School holidays, Viñales ……… and not Bin Laden!

I have just survived 2 weeks of the boy’s school holidays and on top of that, an ailing little sister Saskia.  Who dictates to all of us in her sweet but firm way!  Terrible twos just round the corner.

I feel as though I deserve a medal!  I did recruit a teacher from the French school to do some extra French classes for a couple of hours on three mornings in the first week but as Saskia was at home grumpy and contrary Mary, I did not feel as though there was any let up.  I know I have a nanny and people helping me, but the bottom line is that I am their Mum and only I can do that job.  At times I don’t feel as though I am doing it very well but hey, I do my best …….  They can read this blog when they grow up and tell me where I was going wrong.

On Tuesday and Thursday I took them to the Film school for the day with their bicycles but mealtimes were fraught and public and the constant whining for sweets and icecream every time they saw me, wore me down.  I began to think that if anything they were acting as good condom adverts for the students.  Do you remember that Swedish condom advert of a child having a huge tantrum in a supermarket?

By week 2, I decided to escape with the boys and leave Saskia with the nanny and Rafa.  Not something I could do too easily in Guatemala so I decided to remember that I could be independent.  We headed west to the beautiful valley of Viñales, which I have to say lived up to my expectations.  The name is pronounced a little bit like Bin Laden and in fact would have made a good hide out for him before he was murdered.  Or maybe the real Bin Laden still hides there, chortling under his beard at the opposite end of the island to Guantanamo.

We didn’t actually do that much but this was designed to be a reccy trip.  Check out the lay of the land and find a good place to stay and a swimming pool maybe.  It took us around 2 hours to get there.  The motorway was empty and very straight until we turned off to wind our way up towards the amazing scenery that we had been promised.  For a moment we felt as though we were back in Guatemala ……… but no …. No volcanoes and no guns!  But the patchwork hillsides had some similarities.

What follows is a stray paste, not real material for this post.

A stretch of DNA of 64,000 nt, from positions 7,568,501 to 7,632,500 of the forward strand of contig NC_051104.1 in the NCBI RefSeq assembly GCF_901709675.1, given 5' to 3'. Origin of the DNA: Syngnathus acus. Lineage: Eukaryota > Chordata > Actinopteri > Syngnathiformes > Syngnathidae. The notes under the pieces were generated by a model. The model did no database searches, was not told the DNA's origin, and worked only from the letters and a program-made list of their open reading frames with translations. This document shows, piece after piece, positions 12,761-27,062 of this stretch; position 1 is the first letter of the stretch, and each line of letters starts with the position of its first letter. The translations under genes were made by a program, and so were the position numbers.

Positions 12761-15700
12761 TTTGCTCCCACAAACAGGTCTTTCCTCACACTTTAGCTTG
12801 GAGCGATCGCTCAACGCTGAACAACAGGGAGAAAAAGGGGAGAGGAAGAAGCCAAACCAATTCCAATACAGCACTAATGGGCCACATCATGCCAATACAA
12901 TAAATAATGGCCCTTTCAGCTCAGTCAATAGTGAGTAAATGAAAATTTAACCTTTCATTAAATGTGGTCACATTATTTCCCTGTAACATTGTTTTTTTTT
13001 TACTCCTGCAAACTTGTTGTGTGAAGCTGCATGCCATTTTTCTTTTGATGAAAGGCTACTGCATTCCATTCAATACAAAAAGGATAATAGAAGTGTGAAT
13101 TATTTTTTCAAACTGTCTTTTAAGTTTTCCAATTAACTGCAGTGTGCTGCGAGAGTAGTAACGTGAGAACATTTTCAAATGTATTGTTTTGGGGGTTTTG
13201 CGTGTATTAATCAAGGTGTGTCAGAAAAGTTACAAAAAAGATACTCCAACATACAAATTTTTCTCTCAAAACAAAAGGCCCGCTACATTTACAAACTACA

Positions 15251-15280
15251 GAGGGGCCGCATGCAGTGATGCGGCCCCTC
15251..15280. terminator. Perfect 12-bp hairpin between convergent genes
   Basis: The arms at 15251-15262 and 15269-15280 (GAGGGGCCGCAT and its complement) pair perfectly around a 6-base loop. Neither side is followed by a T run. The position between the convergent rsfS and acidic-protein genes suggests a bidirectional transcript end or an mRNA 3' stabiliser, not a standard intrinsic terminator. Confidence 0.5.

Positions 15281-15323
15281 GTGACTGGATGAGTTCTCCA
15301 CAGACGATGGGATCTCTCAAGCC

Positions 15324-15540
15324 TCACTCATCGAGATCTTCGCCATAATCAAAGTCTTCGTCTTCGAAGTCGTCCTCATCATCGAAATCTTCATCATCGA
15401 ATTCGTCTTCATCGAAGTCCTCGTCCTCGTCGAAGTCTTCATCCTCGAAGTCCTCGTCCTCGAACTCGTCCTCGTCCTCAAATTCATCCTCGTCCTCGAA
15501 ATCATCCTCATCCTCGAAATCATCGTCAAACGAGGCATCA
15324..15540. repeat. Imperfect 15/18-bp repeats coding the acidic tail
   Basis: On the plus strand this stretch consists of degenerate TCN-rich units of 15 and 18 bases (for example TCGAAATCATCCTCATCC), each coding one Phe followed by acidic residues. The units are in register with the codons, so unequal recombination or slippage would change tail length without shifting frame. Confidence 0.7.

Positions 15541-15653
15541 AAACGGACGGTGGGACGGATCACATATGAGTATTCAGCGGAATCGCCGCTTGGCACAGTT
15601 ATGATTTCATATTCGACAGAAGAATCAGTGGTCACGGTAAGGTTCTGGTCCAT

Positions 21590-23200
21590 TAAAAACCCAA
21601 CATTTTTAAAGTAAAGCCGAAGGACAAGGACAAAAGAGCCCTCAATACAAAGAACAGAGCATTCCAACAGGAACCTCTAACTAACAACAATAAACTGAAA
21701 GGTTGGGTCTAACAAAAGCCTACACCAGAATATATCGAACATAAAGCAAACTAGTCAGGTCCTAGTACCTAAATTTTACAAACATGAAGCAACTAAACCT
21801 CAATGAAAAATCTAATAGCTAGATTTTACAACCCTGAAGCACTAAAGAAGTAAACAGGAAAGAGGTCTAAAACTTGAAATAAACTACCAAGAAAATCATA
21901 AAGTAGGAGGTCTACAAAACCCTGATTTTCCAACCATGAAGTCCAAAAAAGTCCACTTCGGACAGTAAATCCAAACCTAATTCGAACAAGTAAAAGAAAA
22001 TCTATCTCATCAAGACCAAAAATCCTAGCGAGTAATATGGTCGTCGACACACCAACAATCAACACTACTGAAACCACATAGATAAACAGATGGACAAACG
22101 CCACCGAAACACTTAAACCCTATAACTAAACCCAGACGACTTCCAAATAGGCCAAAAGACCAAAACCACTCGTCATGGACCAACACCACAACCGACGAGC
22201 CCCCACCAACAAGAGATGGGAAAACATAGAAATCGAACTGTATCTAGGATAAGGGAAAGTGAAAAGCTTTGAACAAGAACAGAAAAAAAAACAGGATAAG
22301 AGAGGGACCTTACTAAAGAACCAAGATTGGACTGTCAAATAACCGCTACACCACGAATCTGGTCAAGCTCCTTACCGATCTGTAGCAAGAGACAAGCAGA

Said to be one of Cuba’s greatest natural attractions the Viñales valley is a UNESCO site.  The lay of the land …….. It is the finest example of a karst valley (?) where mogotes (great word!), knolls with rounded tops and steep slopes contrast harmoniously with the flat surface of the valley where they stand.  It has even been described as Cuba’s Yosemite valley.  Tobacco is cultivated along with taro and bananas and the countryside is peppered with the wooden tobacco houses where the leaves are dried (I suppose).

Looking around at all this beauty a little too much, I stopped to check I had taken a correct turn and was persuaded to give a lift to a young man who was headed to Viñales.  He was a smiley chirpy chap and the boys liked the look of him so I broke my rule of only picking up women and let him escort us all the way to Viñales town.  As we approached, he of course, had a recommendation for a Casa Particular (B&B) and we agreed to check it out.

The place was an emporium of bad taste and so kitsch that in the gold lamé  room you really needed to keep your shades on.  This was of course the room that the boys wanted.  I said that we would go for lunch and think about it, not sure if I could last a whole night in that room, even if the boys thought it was the coolest thing ever.

We bought some tourist tat in the plazuela and found somewhere to eat amongst the European tourists and backpackers.  There were trips to caves, horseriding, trekking, bicycle tours, trips to the famous mural …………..  The thought of doing all this with a 6 and 7 year old was enough but Paulo had absolutely no brakes on his bike even if I had managed to get a good deal on a bicycle hire.  The thought of him spinning off down one of those steep hills with me trying to stop him …